The Canadian Government recently launched its small modular reactor action plan and announced that SMRs are officially part of the country’s Climate Change strategy. This follows $Billions of investment money by several countries earlier this year. SMRs have received a lot of hype in the past so why are governments starting to allocate funding and accelerate permitting?
Traditional nuclear power stations generate huge amounts of clean, baseload power. However, they are expensive to build, often have major cost overruns, and are one-off designs that cannot be duplicated. Also, because they are so heavily regulated, it takes many years to move through the proposal, planning and construction stages. Admittedly, this hasn’t deterred countries like China from rolling out aggressive nuclear energy programs but it’s a major hurdle for many smaller nations, and for utility companies responsible for areas of lower population density. High cost and time are the bane of positive change when it comes to clean energy, which is why the nuclear industry is so excited about Small Modular Reactors (SMR).
SMR designs have been around for decades and there are even some in operation. They are dramatically smaller in size and many use novel fuels and moderators such as molten sale and TRISO pellets. Importantly, they can be constructed off site from a series of modules, which are then transported and assembled on site. They have a number of major advantages over their larger brethren:
According the WNA, there are currently five operating SMRs (in Russia, China and India), together with two under construction and another fifteen at a near-term or advanced stage of development in countries including Russia, USA, Canada, China, South Korea and the UK. In addition, over 30 more are at an early development stage. That’s not exactly a construction boom, however, considering more SMRs are starting to move past the pre-approval phase to the licensing phase, there’s a feeling of real change in the air.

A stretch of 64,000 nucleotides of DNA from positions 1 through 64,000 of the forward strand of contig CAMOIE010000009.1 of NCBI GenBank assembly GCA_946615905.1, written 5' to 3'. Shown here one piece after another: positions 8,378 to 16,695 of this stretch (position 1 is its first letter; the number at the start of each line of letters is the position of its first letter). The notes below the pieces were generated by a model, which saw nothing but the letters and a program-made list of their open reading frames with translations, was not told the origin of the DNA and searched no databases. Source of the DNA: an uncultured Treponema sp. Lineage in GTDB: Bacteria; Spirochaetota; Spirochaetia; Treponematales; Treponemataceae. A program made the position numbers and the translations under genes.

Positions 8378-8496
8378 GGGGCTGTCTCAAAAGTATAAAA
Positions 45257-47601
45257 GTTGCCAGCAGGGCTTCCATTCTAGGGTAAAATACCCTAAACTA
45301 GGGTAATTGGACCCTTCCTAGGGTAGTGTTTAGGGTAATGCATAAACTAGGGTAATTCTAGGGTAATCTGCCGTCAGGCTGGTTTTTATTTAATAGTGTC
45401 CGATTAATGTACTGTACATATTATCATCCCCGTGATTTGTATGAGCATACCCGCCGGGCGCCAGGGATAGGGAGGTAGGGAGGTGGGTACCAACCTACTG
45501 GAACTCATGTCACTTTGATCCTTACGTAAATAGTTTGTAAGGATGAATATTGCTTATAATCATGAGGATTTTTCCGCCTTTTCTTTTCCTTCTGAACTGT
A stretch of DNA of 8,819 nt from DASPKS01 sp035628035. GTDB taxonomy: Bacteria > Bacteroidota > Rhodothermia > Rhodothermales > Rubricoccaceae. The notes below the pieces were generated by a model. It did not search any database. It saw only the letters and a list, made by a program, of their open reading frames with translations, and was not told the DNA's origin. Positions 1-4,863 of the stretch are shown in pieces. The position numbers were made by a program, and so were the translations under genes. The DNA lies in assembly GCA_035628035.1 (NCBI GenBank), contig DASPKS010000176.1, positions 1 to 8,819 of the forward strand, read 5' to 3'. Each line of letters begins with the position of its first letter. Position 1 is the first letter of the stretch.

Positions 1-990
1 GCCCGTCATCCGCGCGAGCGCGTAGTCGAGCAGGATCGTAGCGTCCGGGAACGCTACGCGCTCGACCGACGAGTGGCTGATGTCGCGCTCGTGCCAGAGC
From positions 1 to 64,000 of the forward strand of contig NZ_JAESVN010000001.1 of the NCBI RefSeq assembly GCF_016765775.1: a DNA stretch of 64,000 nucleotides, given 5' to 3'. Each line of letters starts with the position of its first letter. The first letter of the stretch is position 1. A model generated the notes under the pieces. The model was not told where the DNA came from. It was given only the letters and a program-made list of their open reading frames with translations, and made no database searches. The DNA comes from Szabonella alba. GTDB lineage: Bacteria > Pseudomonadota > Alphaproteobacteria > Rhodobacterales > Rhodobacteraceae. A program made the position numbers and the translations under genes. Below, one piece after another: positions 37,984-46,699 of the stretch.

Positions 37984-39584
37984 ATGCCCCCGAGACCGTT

This change is of course being driven by the greening of the world’s energy policies. A report by the International Energy Agency (IEA) has estimated that reaching the world’s climate goals without nuclear energy will not only take longer and carry a higher risk of failure, but will also cost up to US$1.6 trillion more. This “greening”, or decarbonization if you prefer, is being accelerated as countries look for ways to stimulate economic recovery in the wake of the Covid-19 pandemic. You might call it a perfect storm for support. Let’s look at some of the 2020 news items in question:
There are also some equally telling but less prominent news items such as the Saskatchewan government recently hiring Helene de Beer as director of SMRs within their Climate Change branch. According to a presentation recently given by the CEO of SasPower, the Province’s energy provider, they want to move their first SMR to the planning phase in 2021 and, if the economics are there, they will replace all of their fossil fuel power stations with a fleet of SMRs by the mid 2030’s. You also have an announcement by New Brunswick Power regarding an MOU to set up a vendor cluster to produce SMRs.
And then of course you have growing bilateral support from the US Congress for SMRs – partly to help decarbonize energy but primarily because of the money to be made by selling, deploying and supporting SMRs abroad.
As someone who has been in the uranium field for decades, I can honestly say that up until 2020, the talk from the SMR players was always the same: “SMRs are coming”. What was missing was political support. After many years, that support is now starting to materialize. Yes, it will take time to get more test reactors approved and deployed before major rollouts can occur but serious money is now being made available and more projects are moving through the permitting process. Assuming these SMR test deployments deliver on the economics, we could finally see the long-awaited international rollout and the corresponding uptick in uranium demand.
By Ross McElroy, CEO of Fission Uranium and Gary Haywood, VP Project Development for Fission Uranium